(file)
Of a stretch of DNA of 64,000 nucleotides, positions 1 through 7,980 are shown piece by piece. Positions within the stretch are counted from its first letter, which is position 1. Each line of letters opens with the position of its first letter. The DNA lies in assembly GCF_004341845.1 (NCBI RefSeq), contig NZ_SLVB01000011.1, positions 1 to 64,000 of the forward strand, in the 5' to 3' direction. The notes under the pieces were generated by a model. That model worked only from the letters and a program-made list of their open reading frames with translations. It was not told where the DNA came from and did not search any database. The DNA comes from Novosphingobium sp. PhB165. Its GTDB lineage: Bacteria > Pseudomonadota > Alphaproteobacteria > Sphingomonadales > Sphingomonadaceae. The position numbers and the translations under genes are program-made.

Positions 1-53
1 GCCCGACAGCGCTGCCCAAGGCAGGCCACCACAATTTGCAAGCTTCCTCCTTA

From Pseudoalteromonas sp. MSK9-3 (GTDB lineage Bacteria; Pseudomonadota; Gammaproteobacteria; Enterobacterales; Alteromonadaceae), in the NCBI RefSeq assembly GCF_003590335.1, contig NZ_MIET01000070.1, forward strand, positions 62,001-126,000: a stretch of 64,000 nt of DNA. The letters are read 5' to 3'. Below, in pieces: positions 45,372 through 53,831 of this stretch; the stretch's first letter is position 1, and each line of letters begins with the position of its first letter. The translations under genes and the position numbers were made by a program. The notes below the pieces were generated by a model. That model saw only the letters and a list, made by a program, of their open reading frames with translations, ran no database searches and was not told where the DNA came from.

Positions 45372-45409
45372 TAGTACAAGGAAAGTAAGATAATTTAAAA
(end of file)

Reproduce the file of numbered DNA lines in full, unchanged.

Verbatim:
Of a stretch of DNA of 64,000 nucleotides, positions 1 through 7,980 are shown piece by piece. Positions within the stretch are counted from its first letter, which is position 1. Each line of letters opens with the position of its first letter. The DNA lies in assembly GCF_004341845.1 (NCBI RefSeq), contig NZ_SLVB01000011.1, positions 1 to 64,000 of the forward strand, in the 5' to 3' direction. The notes under the pieces were generated by a model. That model worked only from the letters and a program-made list of their open reading frames with translations. It was not told where the DNA came from and did not search any database. The DNA comes from Novosphingobium sp. PhB165. Its GTDB lineage: Bacteria > Pseudomonadota > Alphaproteobacteria > Sphingomonadales > Sphingomonadaceae. The position numbers and the translations under genes are program-made.

Positions 1-53
1 GCCCGACAGCGCTGCCCAAGGCAGGCCACCACAATTTGCAAGCTTCCTCCTTA

From Pseudoalteromonas sp. MSK9-3 (GTDB lineage Bacteria; Pseudomonadota; Gammaproteobacteria; Enterobacterales; Alteromonadaceae), in the NCBI RefSeq assembly GCF_003590335.1, contig NZ_MIET01000070.1, forward strand, positions 62,001-126,000: a stretch of 64,000 nt of DNA. The letters are read 5' to 3'. Below, in pieces: positions 45,372 through 53,831 of this stretch; the stretch's first letter is position 1, and each line of letters begins with the position of its first letter. The translations under genes and the position numbers were made by a program. The notes below the pieces were generated by a model. That model saw only the letters and a list, made by a program, of their open reading frames with translations, ran no database searches and was not told where the DNA came from.

Positions 45372-45409
45372 TAGTACAAGGAAAGTAAGATAATTTAAAA